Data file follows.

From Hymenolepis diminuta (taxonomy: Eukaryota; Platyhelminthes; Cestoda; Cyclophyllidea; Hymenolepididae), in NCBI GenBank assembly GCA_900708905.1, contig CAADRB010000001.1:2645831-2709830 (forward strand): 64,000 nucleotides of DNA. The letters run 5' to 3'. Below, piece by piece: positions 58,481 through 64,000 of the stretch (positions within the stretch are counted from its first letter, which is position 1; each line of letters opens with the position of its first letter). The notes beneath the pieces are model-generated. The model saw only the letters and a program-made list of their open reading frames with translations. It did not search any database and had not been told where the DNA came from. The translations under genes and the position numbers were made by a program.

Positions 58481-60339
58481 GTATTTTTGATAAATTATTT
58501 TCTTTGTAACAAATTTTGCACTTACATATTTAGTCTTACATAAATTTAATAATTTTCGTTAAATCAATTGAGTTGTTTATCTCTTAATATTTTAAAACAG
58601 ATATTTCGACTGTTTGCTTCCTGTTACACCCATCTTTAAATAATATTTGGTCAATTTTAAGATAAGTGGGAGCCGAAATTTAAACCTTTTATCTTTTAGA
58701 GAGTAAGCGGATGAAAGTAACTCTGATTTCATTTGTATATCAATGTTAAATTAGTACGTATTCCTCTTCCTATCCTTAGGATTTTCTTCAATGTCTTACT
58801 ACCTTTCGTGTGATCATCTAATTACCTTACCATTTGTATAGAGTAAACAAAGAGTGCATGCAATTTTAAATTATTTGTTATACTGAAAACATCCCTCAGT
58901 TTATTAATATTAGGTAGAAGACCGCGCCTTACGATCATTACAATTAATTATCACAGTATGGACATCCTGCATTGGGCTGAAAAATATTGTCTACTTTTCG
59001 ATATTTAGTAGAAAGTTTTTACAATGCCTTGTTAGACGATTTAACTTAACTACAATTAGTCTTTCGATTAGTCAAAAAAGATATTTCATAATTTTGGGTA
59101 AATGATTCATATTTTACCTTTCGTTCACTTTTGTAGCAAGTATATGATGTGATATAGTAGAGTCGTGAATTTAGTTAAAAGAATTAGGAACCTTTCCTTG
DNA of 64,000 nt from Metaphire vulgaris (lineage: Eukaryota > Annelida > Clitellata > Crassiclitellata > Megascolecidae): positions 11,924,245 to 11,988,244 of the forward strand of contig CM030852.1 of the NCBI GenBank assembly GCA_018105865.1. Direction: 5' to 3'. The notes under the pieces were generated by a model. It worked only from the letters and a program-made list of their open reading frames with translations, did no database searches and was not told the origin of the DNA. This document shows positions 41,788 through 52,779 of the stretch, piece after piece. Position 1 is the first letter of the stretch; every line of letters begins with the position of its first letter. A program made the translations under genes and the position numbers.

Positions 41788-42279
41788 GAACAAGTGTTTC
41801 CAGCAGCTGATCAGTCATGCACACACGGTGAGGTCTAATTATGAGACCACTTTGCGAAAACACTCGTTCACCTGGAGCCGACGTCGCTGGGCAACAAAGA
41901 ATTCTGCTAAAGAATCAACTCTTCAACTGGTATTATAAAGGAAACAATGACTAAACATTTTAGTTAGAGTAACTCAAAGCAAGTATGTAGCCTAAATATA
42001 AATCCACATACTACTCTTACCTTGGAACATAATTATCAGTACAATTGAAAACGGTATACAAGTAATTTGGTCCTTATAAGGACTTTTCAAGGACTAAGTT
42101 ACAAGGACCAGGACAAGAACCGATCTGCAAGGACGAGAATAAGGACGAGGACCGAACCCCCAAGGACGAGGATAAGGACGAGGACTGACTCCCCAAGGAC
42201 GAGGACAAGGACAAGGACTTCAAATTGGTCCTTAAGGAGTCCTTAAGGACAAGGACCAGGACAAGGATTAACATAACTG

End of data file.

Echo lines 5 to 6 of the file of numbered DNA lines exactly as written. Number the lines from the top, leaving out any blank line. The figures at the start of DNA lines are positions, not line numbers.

58601 ATATTTCGACTGTTTGCTTCCTGTTACACCCATCTTTAAATAATATTTGGTCAATTTTAAGATAAGTGGGAGCCGAAATTTAAACCTTTTATCTTTTAGA
58701 GAGTAAGCGGATGAAAGTAACTCTGATTTCATTTGTATATCAATGTTAAATTAGTACGTATTCCTCTTCCTATCCTTAGGATTTTCTTCAATGTCTTACT